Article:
Back at Handy Andy’s to pick up the RAV, I noticed a 1951 Chevy Deluxe sedan parked next to the garage and decided to feast my eyes (and camera) on the chrome and patina (cracked paint, rust spots).

"It won’t start," Garry says, but he and Andy are going to try bring it back to life for its owner, who bought it dead on a whim.

I told Garry that my mom had a primrose yellow 1952 Chevy convertible back in the dawn of time. He didn’t seem impressed. He and Andy, who hale from those days, have seen 'em all.

And now you’ve seen this one.

To think that this all started as a trip to get the oil changed.

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Wednesday, March 26, 2008

December in March

This photo doesn't quite capture it, but that's snow at noon today in front of our house. It was coming down in cotton swab globs but not sticking. Tonight could be another story.


Daniel Speaks

Daniel Ronan, an early Obama adopter, is a frequent visitor to this blog. He wants you to know that he has posted on the widely read Daily Kos.

He reports there that University of Oregon students stuck around Eugene during spring break just to hear Obama speak. Change IS in the wind.

Daniel graduated from Wilson High last year and was one of the inspired instigators of the senior peace-symbol-planting prank that turned into a feel-good neighborhood clean-up party for Wilson.

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Tuesday, March 25, 2008

We are verbs disguised as nouns

The following grew out of a sharing session we had at our Quaker meeting last Sunday. Marge Abbott, who has written about how various Quaker groups differ (and agree) about faith, got us to talking about beliefs.

Marge asked us to choose one of several sentences posted separately on the walls of the room. Each statement briefly described a different way of relating to life’s purpose. We formed small groups around each statement. Later we would report to the larger group.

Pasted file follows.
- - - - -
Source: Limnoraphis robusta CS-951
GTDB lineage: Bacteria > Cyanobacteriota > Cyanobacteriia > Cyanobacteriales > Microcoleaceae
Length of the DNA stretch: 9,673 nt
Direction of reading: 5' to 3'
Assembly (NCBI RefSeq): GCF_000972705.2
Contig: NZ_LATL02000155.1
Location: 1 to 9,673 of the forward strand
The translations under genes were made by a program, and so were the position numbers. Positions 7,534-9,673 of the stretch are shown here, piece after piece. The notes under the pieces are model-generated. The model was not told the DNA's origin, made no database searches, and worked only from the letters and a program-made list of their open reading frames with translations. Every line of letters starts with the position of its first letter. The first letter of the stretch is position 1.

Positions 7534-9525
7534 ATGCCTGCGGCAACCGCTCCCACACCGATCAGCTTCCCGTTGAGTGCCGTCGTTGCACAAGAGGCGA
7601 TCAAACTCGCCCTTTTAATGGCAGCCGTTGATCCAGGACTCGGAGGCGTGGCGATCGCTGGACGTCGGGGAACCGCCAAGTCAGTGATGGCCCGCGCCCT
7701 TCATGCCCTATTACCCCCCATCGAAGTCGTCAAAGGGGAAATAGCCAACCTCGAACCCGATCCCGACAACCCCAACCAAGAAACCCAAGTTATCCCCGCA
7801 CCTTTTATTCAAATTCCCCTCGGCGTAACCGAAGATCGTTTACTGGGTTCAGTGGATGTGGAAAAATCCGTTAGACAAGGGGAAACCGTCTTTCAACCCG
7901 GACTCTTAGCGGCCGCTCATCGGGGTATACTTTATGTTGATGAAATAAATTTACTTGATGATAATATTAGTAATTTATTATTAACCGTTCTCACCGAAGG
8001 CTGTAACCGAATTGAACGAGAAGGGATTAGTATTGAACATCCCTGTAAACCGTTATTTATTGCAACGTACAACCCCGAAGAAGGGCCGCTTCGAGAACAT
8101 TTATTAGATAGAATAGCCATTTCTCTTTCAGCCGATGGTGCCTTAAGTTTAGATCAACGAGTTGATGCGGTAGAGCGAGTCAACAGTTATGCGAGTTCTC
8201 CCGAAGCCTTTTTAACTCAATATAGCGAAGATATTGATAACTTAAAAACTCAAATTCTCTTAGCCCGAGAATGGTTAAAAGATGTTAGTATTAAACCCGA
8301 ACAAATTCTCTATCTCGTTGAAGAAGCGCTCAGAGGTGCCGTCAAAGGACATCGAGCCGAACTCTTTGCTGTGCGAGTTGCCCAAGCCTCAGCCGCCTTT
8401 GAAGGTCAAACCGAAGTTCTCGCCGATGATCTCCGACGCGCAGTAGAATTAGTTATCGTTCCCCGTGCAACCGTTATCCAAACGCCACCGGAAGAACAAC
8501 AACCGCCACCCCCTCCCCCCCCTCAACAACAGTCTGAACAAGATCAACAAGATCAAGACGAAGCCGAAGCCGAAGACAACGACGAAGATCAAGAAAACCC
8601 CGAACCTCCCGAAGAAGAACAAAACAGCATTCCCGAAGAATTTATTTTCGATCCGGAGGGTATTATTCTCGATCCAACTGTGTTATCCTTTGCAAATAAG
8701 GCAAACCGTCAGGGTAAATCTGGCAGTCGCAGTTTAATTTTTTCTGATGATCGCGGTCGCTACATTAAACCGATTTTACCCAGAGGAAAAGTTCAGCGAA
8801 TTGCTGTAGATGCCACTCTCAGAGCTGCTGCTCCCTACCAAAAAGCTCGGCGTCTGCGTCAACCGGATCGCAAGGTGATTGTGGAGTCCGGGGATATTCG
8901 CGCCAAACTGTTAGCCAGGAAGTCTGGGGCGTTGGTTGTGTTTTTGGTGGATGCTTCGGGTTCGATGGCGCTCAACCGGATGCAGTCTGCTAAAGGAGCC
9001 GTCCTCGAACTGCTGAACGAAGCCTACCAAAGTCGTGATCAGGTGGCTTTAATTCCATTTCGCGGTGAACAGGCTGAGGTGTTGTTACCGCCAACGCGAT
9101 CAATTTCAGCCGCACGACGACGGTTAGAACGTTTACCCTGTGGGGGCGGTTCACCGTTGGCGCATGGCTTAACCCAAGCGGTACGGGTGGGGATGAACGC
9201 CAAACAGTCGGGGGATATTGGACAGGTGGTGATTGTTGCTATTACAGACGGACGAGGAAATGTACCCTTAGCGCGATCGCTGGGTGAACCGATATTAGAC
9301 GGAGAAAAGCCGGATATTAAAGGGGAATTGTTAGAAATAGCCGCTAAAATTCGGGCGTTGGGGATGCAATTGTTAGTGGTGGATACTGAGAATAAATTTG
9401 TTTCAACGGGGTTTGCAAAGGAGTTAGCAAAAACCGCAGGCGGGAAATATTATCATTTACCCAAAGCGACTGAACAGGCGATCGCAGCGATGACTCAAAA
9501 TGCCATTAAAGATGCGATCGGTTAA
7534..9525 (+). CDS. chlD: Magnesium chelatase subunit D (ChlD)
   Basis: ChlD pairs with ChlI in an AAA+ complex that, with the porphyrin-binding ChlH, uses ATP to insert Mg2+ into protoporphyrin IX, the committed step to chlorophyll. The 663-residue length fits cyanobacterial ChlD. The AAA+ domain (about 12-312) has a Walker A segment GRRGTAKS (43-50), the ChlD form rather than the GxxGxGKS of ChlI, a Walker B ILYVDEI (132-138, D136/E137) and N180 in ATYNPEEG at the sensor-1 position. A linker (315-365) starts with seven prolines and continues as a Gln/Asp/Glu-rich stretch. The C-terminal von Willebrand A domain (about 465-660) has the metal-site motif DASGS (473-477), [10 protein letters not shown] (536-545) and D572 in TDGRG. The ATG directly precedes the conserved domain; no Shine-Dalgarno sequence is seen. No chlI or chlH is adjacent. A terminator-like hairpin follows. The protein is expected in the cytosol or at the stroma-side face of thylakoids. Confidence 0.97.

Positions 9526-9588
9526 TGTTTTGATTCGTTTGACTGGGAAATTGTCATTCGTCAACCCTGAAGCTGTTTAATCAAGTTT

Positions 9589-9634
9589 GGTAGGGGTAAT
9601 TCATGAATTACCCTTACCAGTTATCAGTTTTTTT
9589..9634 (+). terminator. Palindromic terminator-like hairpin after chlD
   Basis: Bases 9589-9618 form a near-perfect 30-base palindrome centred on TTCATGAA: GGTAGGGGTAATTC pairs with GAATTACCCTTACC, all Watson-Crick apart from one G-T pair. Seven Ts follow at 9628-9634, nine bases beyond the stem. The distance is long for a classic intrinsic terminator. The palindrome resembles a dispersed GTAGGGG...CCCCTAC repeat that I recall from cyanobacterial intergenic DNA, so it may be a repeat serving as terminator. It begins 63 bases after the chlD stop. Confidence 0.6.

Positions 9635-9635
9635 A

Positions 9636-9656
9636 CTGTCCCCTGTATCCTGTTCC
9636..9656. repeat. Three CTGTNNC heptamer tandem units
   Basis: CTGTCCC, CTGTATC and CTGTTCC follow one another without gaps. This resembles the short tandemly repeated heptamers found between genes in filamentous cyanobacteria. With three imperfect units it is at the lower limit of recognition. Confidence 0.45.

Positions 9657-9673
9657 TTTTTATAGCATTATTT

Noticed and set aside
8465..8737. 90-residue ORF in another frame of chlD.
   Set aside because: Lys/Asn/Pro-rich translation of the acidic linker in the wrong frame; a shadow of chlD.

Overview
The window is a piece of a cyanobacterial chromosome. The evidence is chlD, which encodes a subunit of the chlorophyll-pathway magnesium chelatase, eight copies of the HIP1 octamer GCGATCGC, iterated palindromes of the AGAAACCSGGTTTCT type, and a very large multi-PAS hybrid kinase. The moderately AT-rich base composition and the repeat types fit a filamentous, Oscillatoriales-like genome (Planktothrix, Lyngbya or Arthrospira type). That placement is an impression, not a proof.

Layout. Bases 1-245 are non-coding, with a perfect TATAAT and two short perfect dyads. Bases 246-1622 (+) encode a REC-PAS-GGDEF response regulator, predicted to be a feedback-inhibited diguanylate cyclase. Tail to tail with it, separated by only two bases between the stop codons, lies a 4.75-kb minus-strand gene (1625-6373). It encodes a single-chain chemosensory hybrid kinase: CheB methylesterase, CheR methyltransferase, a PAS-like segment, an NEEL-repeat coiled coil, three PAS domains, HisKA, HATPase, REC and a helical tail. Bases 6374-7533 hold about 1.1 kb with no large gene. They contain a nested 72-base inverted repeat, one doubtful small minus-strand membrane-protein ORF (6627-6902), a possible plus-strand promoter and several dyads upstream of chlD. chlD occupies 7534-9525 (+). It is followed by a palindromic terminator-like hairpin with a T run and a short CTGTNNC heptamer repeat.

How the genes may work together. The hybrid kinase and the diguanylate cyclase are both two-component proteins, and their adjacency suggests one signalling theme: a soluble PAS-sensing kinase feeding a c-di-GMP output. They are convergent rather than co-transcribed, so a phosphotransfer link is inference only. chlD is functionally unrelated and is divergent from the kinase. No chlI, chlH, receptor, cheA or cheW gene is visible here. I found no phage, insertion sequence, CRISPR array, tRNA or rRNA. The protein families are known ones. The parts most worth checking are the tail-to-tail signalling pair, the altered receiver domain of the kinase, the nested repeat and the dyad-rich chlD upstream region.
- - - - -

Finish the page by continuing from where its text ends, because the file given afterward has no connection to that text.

I joined five others to discuss:

“A life that makes present and visible the realm of the invisible spirit.”

Our group agreed we were drawn to the statement because, unlike several others, this one didn’t mention “God.” For some of us, the word “God” seemed to limit, well, “God.” We agreed that the word “Spirit” is broadening, even liberating. As one person put it, it is “free of a lot of ‘God’ baggage.” Stuff like fear and retribution.

Nevertheless, I had a couple misgivings about the statement. I believe the invisible needn’t be “made visible,” (leave it well enough alone) except in some metaphorical sense. “Realm” implied a monarchy and seemed vaguely Biblical (The Kingdom of God etc.) and out of keeping with the deeper meaning and liberating tone of the statement.

And then the word “spirit,” though far better than “God,” seemed static, frozen — unspirit-like.

As we shared our thoughts about the statement, I concluded that one of the strongest words in it was “makes,” the verb. Several people commented that they were drawn to lives of being, acting, doing — making.

At that point, I saw that the statement’s nouns needed to be considered as disguised verbs. I experimented with adding “ing” to them. One, “life” to “living,” was easy. But the new words intrigued me: “realm-ing” and “spirit-ing.” I even tried out on the adjectives: “present-ing” and “visibl-ing.”

Suddenly the words, indeed the whole sentence, sprang to life. Then it occurred to me that nouns (and adjectives) everywhere, could spring to life if we recognized them as verbs in disguise. Many of them ARE life.

Mulling this over yesterday, I toyed with what it means to be a “human being,” and I realized that the work of “verbing the noun” already had been done for me. What is a human if not being? Human being to be exact.